YouTube founders, backers got Google shares worth millions

The investors and founders of online video Web site YouTube received millions of dollars in Google shares from he deal between the two companies in October 2006, according to new documents.

The investors and founders of online video website YouTube received millions of dollars in Google shares as a result of the deal between the two companies late last year, according to new documents.

The big payout was revealed Wednesday in a regulatory filing Google made with the U.S. Securities and Exchange Commission. The paperwork offered a more detailed account of the sale's beneficiaries than previously disclosed.

The $1.65-billion US acquisition announced in October was the biggest in Google's history, and took place less than two years after YouTube was founded. The startup had about 70 employees at the time.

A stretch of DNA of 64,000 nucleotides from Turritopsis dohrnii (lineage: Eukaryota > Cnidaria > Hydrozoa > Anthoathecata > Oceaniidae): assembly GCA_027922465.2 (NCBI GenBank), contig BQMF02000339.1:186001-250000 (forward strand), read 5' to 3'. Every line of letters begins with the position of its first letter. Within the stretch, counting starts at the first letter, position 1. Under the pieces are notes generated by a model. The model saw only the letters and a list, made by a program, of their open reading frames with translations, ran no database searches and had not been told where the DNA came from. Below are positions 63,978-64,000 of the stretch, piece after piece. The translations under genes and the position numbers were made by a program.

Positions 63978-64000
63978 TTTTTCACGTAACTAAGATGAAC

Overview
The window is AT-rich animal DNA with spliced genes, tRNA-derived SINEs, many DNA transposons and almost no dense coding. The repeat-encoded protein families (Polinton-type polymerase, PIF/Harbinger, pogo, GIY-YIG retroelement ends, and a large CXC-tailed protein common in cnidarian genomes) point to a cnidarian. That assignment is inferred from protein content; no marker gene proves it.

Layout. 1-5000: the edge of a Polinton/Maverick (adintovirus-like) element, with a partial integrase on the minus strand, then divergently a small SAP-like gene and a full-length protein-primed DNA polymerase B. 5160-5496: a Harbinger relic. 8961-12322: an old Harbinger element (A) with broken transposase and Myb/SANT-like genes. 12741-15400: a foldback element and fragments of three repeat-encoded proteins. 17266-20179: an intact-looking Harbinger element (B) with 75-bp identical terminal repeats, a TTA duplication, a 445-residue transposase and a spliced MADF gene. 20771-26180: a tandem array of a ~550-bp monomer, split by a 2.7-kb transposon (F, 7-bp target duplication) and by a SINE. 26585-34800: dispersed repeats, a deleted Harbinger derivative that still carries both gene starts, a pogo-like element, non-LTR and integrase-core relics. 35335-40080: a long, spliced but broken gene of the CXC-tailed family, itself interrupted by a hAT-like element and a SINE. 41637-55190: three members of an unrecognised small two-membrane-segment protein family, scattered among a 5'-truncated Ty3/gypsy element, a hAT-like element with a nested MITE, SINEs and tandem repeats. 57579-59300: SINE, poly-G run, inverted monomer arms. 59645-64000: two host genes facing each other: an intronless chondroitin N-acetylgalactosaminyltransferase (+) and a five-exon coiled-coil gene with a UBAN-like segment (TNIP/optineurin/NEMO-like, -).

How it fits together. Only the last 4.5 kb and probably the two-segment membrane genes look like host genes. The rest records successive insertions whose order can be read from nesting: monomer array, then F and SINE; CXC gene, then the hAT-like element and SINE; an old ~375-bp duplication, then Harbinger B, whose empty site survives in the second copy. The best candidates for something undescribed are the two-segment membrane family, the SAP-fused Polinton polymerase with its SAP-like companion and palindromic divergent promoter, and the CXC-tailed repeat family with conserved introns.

In total, online search leader Google Inc. registered about 3.23 million Class A shares to issue to former YouTube stockholders, according to the filing.

YouTube's three founders and Sequoia Capital, its main financial backer, received the biggest windfalls.

Chad Hurley, YouTube's chief executive, was paid in Google shares with a current indicated value of more than $345 million US. He received 694,087 shares and an additional 41,232 in a trust.

Another founder, Steven Chen, received 625,366 shares and 68,721 in a trust, for more than $326 million US. Jarwed Karim, the third co-founder, received 137,443 Google shares, with an indicated value of $64.6 million US.

Sequoia Capital, the sole venture-capital backer of YouTube, received 941,027 shares, valued at about $442 million US.

At least two dozen YouTube employees received fewer shares. Stock was also divided up among dozens of limited partner investors in Sequoia Capital.

Since its website first began to catch on about a year ago, YouTube has relied on a mix of homemade and pirated videos to expand its audience.

Although YouTube has promptly removed pirated videos whenever copyright owners complained about violations, questions have lingered about the site's vulnerability to legal claims for distributing content owned by other media.

Google executives also have repeatedly vowed to protect the rights of copyright holders.